A cross-disciplinary team of machine learning, security, policy, and law experts say inconsistent court interpretations of an anti-hacking law have a chilling effect on adversarial machine learning security research and cybersecurity. At question is a portion of the Computer Fraud and Abuse Act (CFAA). A ruling to decide how part of the law is interpreted could shape the future of cybersecurity and adversarial machine learning.
If the U.S. Supreme Court takes up an appeal case based on CFAA next year, researchers predict that the court will ultimately choose a narrow definition of the clause related to “exceed authorized access” instead of siding with circuit courts who have taken a broad definition of the law. One circuit court ruling on the subject concluded that a broad view would turn millions of people into unsuspecting criminals.
“If we are correct and the Supreme Court follows the Ninth Circuit’s narrow construction, this will have important implications for adversarial ML research. In fact, we believe that this will lead to better security outcomes in the long term,” the researchers’ report reads. “With a more narrow construction of the CFAA, ML security researchers will be less likely chilled from conducting tests and other exploratory work on ML systems, again leading to better security in the long term.”
Roughly half of circuit courts have ruled on the CFAA provisions around the country and have reached a 4-3 split. Some courts adopted a broader interpretation, which finds that “exceed authorized access” can deem improper access to information as including a breach of some terms of service or agreement. A narrow view finds that accessing information alone constitutes a CFAA violation.
The analysis was carried out by a team of researchers from Microsoft, Harvard Law School, Harvard’s Berkman Klein Center for Internet and Society, and the University of Toronto’s Citizen Lab. The paper, titled “Legal Risks of Adversarial Machine Learning Research,” was accepted for publication and presented today at the Law and Machine Learning workshop at the International Conference on Machine Learning (ICML).
Adversarial machine learning has been used to, for example, fool Cylance antivirus software to label malicious code as benign, and make Tesla self-driving cars steer into oncoming traffic. It’s also been used to make images shared online unidentifiable to facial recognition systems. In March, the U.S. Computer Emergency Readiness Team (CERT) issued a vulnerability note warning that adversarial machine learning can be used to attack models trained using gradient descent.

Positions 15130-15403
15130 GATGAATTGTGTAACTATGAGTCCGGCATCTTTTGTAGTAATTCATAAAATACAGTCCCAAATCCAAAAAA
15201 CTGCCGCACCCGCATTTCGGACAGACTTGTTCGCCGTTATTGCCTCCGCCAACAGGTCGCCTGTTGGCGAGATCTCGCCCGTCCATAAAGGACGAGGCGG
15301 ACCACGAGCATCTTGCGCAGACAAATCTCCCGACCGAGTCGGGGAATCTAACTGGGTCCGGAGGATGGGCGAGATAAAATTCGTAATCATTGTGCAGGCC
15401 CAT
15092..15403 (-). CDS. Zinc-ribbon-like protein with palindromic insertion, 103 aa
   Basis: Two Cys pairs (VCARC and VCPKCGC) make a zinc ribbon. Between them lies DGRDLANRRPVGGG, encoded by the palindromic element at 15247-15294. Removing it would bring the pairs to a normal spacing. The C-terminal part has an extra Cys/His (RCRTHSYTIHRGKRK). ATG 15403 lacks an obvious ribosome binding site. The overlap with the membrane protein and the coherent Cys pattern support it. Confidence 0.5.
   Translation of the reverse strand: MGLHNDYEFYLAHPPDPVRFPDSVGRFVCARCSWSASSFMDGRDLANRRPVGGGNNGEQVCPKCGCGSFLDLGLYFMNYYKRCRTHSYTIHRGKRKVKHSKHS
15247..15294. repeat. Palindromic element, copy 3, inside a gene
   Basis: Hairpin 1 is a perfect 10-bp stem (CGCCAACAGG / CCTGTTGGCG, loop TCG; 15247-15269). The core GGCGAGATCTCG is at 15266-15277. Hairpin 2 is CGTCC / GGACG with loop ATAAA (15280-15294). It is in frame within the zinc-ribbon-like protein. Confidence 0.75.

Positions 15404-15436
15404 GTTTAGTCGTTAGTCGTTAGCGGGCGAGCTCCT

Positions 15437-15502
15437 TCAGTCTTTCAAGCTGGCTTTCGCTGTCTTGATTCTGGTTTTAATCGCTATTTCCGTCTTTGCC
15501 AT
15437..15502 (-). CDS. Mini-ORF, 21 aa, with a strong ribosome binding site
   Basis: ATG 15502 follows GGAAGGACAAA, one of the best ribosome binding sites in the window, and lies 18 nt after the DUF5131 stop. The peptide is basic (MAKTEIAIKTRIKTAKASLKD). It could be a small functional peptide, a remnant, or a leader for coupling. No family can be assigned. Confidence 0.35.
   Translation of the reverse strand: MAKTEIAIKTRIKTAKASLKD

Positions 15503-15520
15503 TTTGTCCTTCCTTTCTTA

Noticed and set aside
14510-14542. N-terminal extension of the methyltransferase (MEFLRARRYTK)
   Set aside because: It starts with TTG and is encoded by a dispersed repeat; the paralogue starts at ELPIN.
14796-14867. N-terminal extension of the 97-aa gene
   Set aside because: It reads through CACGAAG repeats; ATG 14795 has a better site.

The researchers found that virtually every form of known adversarial machine learning can be defined as potentially violating CFAA provisions. They say CFAA is most commonly relevant to adversarial machine learning researchers due to sections 1030(a)(2)(C) and 1030(a)(5) of the CFAA. Specifically in question are provisions related to defining what activity is defined as exceeding authorized access to a “protected computer” or causing damage to a “protected computer” by “knowingly” transmitting a “program, information, code, or command.”
The U.S. Supreme Court has not yet decided what cases it will hear in the 2021 term, but researchers believe the Supreme Court could take up Van Buren v. United States, a case involving a police officer who allegedly attempted to illegally sell data obtained from a database. Each new term of the U.S. Supreme Court begins the first Monday of October.
The group of researchers are unequivocal in their dismissal of terms of service as a deterrent to anyone whose real interest is to carry out criminal activity. “[C]ontractual measures provide little proactive protection against adversarial attacks, while deterring legitimate researchers from either testing systems or reporting results. However, the actors most likely to be deterred are machine learning researchers who would pay attention to terms of service and may be chilled from research due to fear of CFAA liabilities,” the paper reads. “On this angle of view, expansive terms of service may be a legalistic form of security theater: performative, providing little actual security protection, while actually chilling practices that may lead to better security.”
Artificial intelligence is playing an increasing role in cybersecurity, but many security professionals fear that hackers will begin to use more AI in attacks. Read VentureBeat’s special issue on security and AI for more information.
In other work presented this week at ICML, MIT researchers found systematic flaws in the annotation pipeline for the popular ImageNet data set, while OpenAI used ImageNet to train its GPT-2 language model to classify and generate images.
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